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Challenging world views by our team of spectators

Brexit in 2020: just getting started

17 Dec 2019 - 14:47

When it comes to Brexit, British politics has often felt like it is the blind leading the blind. It is easy to lose track of the many times the UK and its government have lacked a strategy, set unrealistic ambitions, made political missteps, and have shown a total pig-headed unwillingness to look facts in the face.

Surely then, Boris Johnson’s victory in the 2019 General Election provides Britain with the vision and leadership to ‘get Brexit done’?Looking ahead, however, many things that appear clear and certain are actually blurred, out of sight, or in the blind spot.

Johnson’s slogan ‘Get Brexit Done’ in reality is ‘Get Brexit Started’

The most obvious is Johnson’s election slogan. ‘Get Brexit Done’ in reality is ‘Get Brexit Started’. The UK’s exit in January 2020 will be the end of the beginning of Brexit. What follows will be a transition period until December 2020 and the start of negotiations over a new UK-EU relationship.

What is more than clear is that the UK is not, as one of May’s negotiators noted recently, ‘match fit’ for those negotiations. The UK lacks the ideas, plans and institutions to move forward with a coherent strategy. Johnson has been vague about what he wants to happen. His Commons majority is a powerful means, but can only be that: a means to an end. It cannot vote into existence an unrealistic goal.

The most unrealistic goal is negotiating a comprehensive trade agreement by the end of the transition period in December 2020, something Johnson has said he will achieve. He has until July (possibly longer) to seek an extension beyond December. By then it will be clear if he has control of his parliamentary majority. Many of whom are new, untested and unknown.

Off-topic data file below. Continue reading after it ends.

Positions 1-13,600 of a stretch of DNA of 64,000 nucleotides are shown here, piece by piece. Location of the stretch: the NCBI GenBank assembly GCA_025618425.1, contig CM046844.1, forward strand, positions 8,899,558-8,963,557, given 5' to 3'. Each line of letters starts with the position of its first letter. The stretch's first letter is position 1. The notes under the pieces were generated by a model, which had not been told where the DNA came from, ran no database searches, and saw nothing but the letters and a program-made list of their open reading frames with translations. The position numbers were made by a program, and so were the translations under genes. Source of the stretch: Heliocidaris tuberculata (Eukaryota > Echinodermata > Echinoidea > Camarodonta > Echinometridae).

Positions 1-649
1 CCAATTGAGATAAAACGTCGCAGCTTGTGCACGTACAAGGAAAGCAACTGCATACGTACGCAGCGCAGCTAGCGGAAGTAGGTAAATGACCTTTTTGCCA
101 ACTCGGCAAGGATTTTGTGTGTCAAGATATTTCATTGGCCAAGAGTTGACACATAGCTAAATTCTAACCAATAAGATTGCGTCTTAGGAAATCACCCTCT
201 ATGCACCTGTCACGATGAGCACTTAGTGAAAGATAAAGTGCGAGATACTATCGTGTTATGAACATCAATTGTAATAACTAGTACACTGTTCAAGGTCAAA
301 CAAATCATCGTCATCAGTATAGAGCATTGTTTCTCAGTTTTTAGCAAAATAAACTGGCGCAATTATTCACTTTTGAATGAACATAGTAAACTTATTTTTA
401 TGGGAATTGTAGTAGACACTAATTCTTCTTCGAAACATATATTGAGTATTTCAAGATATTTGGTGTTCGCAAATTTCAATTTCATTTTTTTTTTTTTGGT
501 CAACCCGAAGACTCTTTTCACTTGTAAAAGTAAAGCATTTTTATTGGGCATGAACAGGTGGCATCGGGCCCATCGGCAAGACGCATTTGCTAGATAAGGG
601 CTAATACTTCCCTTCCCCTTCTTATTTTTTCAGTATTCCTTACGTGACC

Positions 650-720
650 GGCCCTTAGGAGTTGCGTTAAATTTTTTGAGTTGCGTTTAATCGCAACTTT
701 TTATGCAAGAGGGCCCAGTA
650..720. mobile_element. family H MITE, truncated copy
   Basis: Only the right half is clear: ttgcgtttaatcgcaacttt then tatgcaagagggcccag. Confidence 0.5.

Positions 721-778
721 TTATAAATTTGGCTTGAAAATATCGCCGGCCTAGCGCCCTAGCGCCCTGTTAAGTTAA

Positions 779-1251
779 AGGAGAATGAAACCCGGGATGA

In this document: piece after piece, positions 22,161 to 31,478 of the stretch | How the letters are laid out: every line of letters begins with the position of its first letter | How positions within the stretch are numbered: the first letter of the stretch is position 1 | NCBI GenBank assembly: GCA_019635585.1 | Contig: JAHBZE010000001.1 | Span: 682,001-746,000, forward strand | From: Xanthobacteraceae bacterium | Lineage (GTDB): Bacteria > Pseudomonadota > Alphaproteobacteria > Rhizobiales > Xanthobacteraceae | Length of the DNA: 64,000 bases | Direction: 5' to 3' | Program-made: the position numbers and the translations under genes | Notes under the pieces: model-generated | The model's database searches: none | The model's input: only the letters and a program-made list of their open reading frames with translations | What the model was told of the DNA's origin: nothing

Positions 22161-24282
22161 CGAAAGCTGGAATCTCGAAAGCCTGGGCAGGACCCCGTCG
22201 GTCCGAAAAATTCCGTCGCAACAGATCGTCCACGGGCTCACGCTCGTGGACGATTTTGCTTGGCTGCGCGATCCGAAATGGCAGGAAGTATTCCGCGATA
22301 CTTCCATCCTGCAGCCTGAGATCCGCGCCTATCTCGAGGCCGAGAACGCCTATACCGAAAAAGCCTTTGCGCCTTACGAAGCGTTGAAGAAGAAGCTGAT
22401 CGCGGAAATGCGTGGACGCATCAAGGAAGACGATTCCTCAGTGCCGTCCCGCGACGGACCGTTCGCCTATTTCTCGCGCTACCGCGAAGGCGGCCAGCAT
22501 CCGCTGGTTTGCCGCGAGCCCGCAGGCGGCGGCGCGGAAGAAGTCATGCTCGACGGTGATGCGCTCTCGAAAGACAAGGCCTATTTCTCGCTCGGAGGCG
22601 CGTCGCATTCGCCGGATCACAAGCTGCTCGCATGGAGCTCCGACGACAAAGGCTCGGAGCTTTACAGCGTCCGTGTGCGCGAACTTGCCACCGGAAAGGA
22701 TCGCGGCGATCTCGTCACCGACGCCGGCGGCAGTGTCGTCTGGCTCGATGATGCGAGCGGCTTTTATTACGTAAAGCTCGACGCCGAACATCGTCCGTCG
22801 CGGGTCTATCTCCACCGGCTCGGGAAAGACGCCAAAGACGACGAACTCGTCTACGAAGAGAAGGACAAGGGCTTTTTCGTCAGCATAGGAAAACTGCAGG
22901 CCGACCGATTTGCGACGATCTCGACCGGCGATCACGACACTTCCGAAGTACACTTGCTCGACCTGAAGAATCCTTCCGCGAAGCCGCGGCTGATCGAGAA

Johnson might have the largest Conservative majority since Margaret Thatcher won the 1987 General Election, but no PM can ever take their backbenchers for granted. That same 1987 intake ousted Margaret Thatcher in 1990.

Since the 1980s the House of Commons has become more rebellious (something Blair, with his 179 seat majority, experienced), no party has a majority in the House of Lords, the judiciary has become more active, and new centres of political power exist in Edinburgh, Cardiff, Belfast and Greater London.

Scotland especially will consume the time and attention of a PM who does not want to go down in history as the last prime minister of the United Kingdom

Everyone has been drawn to the situation in Scotland and Northern Ireland, and they certainly raise existential questions about the future of the UK. Scotland especially will consume the time and attention of a PM who does not want to go down in history as the last prime minister of the United Kingdom.

Looking not far ahead, however, reveals that the first electoral test for this government will be in England. May will see local council elections across England. A lot of the focus, however, will be on London, which will hold its mayoral election.

Whether the Johnson wins again or Labour and other parties see something of a resurgence, the focus on England will be a reminder to not just look at Scotland or Northern Ireland. The future of the Union, much like a lot about Brexit, rests on the outlook of the English.

Authors

Tim Oliver
Senior Lecturer at Loughborough University London